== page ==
• According to an example embodiment illustrated in FIG. 25, a silicide layer 185 may be disposed between an upper portion of the semiconductor layer 180 and an etch stop pattern 141. The bottom portion of the etch stop pattern 141 may cover the semiconductor layer 180. The sidewall portion of the etch stop pattern 141 may extend from the bottom portion to cover a portion of a sidewall of a spacer structure SP. An upper surface of the sidewall portion of the etch stop pattern 141 and a lower surface of the etch stop pattern 141 may be positioned lower than the upper surface of the metal gate electrode MG. The lower surface of the etch stop pattern 141 may be positioned between the upper surface of the gate insulation pattern 111 and the upper surface of the metal gate electrode MG.
  • FIGS. 26 and 27 are drawings for schematically explaining electronic devices including semiconductor devices in accordance with some embodiments of the inventive concept.
  • Referring to FIG. 26, an electronic device 1300 including a vertical channel transistor in accordance with the some embodiments of the inventive concept may be may be a PDA, a laptop computer, a portable computer, a web tablet, a wireless phone, a cell phone, a digital music player, a wire/wireless electronic device or one of composite electronic devices including at least two those devices. The electronic device 1300 may include a controller 1310, an input/output device 1320 such as a keypad, a keyboard, a display, etc., a memory 1330 and a wireless interface 1340 that are combined with one another through a bus 1350. The controller 1310 may include, for example, one or more microprocessors, digital signal processors, micro controllers, or something like that. The memory 1330 may be used to store commands executed by the controller 1310. The memory 1330 may be used to store user data. The memory 1330 may include a vertical channel transistor in accordance with the some embodiments of the inventive concept. The electronic device 1300 may use the wireless interface 1340 to transmit data to a wireless communication network communicating using a RF signal and/or receive data from the network. For example, the wireless interface 1340 may include an antenna, a wireless transceiver, etc. The electronic device 1300 may be used in a communication interface protocol of a third generation such as CDMA, GSM, NADC, E-TDMA, CDMA2000.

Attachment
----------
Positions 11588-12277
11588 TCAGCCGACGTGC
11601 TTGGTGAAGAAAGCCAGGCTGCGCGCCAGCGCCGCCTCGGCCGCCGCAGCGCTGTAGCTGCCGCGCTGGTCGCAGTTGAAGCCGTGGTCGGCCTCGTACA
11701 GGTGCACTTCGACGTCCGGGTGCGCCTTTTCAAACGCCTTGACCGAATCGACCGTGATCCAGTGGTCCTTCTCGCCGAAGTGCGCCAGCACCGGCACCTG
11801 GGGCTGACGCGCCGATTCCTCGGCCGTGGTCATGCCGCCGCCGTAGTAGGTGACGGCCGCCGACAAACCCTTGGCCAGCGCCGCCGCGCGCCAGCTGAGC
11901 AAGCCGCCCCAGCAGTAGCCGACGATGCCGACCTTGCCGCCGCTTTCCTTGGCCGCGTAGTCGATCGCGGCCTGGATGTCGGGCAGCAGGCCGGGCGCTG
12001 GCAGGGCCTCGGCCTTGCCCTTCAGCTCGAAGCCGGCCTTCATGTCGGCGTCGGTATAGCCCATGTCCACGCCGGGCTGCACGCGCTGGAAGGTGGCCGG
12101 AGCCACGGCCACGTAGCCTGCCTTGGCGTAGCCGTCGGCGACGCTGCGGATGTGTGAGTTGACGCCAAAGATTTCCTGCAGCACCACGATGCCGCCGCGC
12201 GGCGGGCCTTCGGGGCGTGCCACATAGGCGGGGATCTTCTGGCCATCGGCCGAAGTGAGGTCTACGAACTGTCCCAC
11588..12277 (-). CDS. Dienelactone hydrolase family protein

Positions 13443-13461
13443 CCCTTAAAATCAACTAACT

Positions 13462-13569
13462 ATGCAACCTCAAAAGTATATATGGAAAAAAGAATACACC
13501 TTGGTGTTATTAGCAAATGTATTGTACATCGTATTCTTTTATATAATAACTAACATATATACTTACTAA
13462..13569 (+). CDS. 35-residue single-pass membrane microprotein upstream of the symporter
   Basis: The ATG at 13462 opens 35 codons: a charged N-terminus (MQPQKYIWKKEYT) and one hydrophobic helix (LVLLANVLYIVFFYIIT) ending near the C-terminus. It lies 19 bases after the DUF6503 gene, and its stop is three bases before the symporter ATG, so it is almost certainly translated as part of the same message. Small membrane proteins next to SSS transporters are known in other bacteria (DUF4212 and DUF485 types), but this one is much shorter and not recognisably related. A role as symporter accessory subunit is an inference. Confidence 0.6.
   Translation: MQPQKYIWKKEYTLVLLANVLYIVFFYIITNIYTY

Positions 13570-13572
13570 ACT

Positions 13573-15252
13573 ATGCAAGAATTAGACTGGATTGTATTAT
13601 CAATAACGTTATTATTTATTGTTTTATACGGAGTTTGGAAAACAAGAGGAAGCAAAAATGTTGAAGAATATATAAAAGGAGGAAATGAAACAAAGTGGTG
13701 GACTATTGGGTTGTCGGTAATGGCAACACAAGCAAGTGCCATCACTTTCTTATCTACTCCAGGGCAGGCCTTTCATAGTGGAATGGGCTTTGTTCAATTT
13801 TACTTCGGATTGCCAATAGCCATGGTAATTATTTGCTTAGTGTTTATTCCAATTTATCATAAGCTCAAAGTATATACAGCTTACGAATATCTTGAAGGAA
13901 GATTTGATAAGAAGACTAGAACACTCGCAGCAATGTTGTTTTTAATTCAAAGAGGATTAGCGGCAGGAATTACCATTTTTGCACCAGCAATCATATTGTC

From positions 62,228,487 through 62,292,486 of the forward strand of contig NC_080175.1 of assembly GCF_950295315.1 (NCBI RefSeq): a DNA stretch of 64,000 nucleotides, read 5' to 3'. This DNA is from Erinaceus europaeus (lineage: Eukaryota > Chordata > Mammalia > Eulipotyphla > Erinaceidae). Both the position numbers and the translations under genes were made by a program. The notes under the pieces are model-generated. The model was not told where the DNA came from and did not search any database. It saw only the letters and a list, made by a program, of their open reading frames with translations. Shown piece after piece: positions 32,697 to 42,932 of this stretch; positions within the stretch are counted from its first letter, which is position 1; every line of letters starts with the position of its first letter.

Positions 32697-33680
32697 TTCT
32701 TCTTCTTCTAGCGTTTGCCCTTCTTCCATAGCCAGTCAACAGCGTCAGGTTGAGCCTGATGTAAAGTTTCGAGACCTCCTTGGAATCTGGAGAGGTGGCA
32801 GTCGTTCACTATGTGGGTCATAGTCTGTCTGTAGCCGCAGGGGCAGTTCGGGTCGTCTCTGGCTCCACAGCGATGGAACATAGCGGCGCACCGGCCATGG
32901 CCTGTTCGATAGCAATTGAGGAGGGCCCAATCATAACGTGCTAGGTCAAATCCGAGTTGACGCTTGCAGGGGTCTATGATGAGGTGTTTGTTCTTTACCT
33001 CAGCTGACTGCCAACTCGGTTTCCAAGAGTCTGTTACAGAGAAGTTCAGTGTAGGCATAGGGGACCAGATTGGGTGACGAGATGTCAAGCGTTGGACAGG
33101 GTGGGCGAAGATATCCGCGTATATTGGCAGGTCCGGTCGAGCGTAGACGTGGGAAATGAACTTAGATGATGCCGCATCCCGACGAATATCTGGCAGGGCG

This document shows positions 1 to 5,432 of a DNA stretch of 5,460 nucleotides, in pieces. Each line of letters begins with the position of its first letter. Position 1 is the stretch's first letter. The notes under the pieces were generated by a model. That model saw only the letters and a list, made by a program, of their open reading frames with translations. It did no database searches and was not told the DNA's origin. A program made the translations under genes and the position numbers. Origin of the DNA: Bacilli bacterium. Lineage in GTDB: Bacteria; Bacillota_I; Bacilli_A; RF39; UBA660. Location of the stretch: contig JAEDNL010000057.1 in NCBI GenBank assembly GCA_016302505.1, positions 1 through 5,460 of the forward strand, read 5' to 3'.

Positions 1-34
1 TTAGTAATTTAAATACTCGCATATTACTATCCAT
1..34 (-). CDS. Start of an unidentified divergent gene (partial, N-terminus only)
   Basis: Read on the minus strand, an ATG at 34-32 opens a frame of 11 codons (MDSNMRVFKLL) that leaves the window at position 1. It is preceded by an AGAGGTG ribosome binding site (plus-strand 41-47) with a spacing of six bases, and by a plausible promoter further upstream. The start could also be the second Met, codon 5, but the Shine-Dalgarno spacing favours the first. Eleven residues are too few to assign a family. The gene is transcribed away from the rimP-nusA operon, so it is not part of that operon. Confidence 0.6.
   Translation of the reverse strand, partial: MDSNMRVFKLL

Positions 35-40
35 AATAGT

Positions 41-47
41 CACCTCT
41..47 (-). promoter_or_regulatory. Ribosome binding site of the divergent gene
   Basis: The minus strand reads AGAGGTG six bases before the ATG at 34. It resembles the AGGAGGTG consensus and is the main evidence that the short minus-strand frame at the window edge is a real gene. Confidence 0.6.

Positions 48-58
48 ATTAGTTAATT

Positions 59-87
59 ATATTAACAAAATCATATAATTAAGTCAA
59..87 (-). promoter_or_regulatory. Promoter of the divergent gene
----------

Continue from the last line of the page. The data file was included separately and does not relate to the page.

• Referring to FIG. 27, the semiconductor devices in accordance with embodiments of the inventive concept may be used to embody a memory system. The memory system 1400 may include a memory device 1410 to store huge amounts of data and a memory controller 142. The memory controller 142 controls the memory device 1410 to read data from the memory device 1410 or write data in the memory device 1410 in response to a read/write request of a host 1430. The memory controller 1420 may constitute an address mapping table to map an address provided from a mobile device or a computer system into a physical address of the memory device 1410. The memory device 1410 may include the semiconductor devices in accordance with embodiments of the inventive concept.